Then they left the presence of the council, rejoicing that they were counted worthy to suffer dishonor for the name
Hindsight is 20/20
Obviously, we can see things easier when there has been some distance of time between an event and the time that it happened. Only then can we later understand that we should have been thankful for it. I remember being with a man who was with me sharing the gospel of Jesus Christ, and one lady slammed a door in our face in great anger. I thought like he did at the time, “Wow, that was rude,” but only later did we realize that we should be thankful because we were being rejected not because of who we were but because of Who Jesus is. It was a very hot and windy day. We were both thirsty and tired, and this door-slamming event didn’t feel good at the time, but only later did we feel joy about having been obedient to the Great Commission and being rejected for His sake (Matt 28:18-20/Acts 1:8). Looking back we saw that we both could be thankful for it (Matt 5:10-12; James 1:2).
Strength in the Struggle
I remember a young boy finding a cocoon. He took it home and said he wanted to wait for the butterfly to come out, so his parents put it in a jar with some holes punched into the lid so that air could get to it, but when the butterfly started opening the cocoon, the boy started helping it along. He tore part of the cocoon open so that the butterfly would have an easier time getting out. The butterfly did get out easier, as it didn’t have to struggle as much, but shortly after that the butterfly died. It seems that in the struggle to get out of the cocoon, the butterfly strengthens its wings, and it gives the wings time to dry out, too. When it received help, the wings were not strong enough to fly because there was less of a struggle for the butterfly to get out, and its wings were so weak that it simply lay down and died.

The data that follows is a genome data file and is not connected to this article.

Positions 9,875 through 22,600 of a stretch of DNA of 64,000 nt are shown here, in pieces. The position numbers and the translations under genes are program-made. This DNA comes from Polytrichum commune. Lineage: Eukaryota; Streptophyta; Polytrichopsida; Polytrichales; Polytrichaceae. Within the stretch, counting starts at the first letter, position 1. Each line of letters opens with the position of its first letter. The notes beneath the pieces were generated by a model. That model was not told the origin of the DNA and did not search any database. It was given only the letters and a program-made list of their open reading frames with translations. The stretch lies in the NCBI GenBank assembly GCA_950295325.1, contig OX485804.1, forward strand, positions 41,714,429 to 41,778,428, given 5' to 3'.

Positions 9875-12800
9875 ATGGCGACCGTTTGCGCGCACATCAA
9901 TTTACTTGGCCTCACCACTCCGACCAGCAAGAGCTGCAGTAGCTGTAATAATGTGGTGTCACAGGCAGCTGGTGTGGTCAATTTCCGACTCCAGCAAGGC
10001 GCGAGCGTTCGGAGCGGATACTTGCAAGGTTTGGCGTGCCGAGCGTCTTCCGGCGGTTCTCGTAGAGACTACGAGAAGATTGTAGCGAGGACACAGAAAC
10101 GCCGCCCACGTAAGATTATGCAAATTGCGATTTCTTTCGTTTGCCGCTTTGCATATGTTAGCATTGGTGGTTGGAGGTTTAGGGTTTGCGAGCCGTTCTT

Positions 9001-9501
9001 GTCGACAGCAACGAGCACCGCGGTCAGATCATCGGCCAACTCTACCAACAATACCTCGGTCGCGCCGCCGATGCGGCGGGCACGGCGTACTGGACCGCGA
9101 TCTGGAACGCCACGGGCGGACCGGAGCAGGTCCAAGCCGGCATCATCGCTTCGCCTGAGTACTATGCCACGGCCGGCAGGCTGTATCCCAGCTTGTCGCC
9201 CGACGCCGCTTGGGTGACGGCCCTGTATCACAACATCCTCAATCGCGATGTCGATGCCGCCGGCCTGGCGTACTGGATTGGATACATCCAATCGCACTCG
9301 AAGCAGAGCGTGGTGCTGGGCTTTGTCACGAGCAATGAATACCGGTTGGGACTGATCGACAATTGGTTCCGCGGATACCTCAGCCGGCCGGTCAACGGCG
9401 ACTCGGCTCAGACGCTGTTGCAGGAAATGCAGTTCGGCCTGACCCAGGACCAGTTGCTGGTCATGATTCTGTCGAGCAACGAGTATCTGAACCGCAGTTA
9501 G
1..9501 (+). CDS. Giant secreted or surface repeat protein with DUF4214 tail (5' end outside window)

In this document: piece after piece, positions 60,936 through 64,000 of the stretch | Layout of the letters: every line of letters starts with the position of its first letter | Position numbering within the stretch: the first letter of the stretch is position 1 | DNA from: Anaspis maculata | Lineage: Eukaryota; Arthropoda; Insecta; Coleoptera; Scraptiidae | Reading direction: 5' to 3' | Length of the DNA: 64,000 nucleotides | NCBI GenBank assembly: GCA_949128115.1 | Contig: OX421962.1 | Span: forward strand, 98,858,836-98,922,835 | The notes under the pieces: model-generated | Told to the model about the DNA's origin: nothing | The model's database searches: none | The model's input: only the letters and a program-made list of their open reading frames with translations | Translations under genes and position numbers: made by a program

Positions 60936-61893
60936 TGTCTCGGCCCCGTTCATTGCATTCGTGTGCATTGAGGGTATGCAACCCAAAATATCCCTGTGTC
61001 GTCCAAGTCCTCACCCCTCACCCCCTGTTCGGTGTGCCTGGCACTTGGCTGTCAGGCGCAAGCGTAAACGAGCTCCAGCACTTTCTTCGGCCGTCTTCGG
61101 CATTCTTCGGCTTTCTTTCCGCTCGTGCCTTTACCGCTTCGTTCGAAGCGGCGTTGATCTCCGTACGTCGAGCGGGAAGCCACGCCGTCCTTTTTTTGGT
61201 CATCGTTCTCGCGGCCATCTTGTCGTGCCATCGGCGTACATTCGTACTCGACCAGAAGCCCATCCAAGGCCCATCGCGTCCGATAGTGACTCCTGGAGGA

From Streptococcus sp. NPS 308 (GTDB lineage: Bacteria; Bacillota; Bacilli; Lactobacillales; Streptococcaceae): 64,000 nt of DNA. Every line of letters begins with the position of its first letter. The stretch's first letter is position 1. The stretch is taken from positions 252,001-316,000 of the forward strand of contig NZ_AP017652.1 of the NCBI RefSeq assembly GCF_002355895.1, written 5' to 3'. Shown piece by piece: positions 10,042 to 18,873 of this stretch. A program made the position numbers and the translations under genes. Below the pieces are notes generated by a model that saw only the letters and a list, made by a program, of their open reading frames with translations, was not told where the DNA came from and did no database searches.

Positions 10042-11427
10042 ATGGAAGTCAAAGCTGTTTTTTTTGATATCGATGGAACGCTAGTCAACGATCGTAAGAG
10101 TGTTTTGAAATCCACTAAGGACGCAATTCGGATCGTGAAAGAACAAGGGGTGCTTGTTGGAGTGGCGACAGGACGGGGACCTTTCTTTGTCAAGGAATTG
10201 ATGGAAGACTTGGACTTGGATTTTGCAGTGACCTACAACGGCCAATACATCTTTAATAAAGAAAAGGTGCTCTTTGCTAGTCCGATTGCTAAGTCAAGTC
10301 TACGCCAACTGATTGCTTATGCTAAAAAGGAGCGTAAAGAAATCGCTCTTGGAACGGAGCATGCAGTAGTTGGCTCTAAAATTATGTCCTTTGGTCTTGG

Strength in Adversity
In a biosphere experiment that a group of scientists had many years ago, they started having problems with the trees inside the self-contained unit. The trees started dying, and they couldn’t figure out why. Finally, after scientists could find no explanation for the trees dying, they came to understand that there needed to be some sort of wind in the biosphere. It seems that the trees grew so weak without having any wind resistance that the weight of their branches frequently pulled them off of the tree trunk. Scientific observations show that trees don’t grow most rapidly during times of rain or during times of sun. It seems that trees grow at their fastest rate and become the strongest during times of persistent and strong winds. The lesson is clear: When we think back to a time that we had struggled, maybe we should thank God for it because it’s likely made us stronger (1 Pet 1:6).
A Closing Prayer
Righteous God in heaven, I thank You for allowing me to face adversity, knowing that even the storms make me stronger, even if I don’t know it at the time (Acts 14:22). You know just how much is too much and the exact amount of struggle that is needed for me (1 Cor 10:13), so I thank You for the storms and praise You in all of this. In Jesus’ Holy Name I pray.
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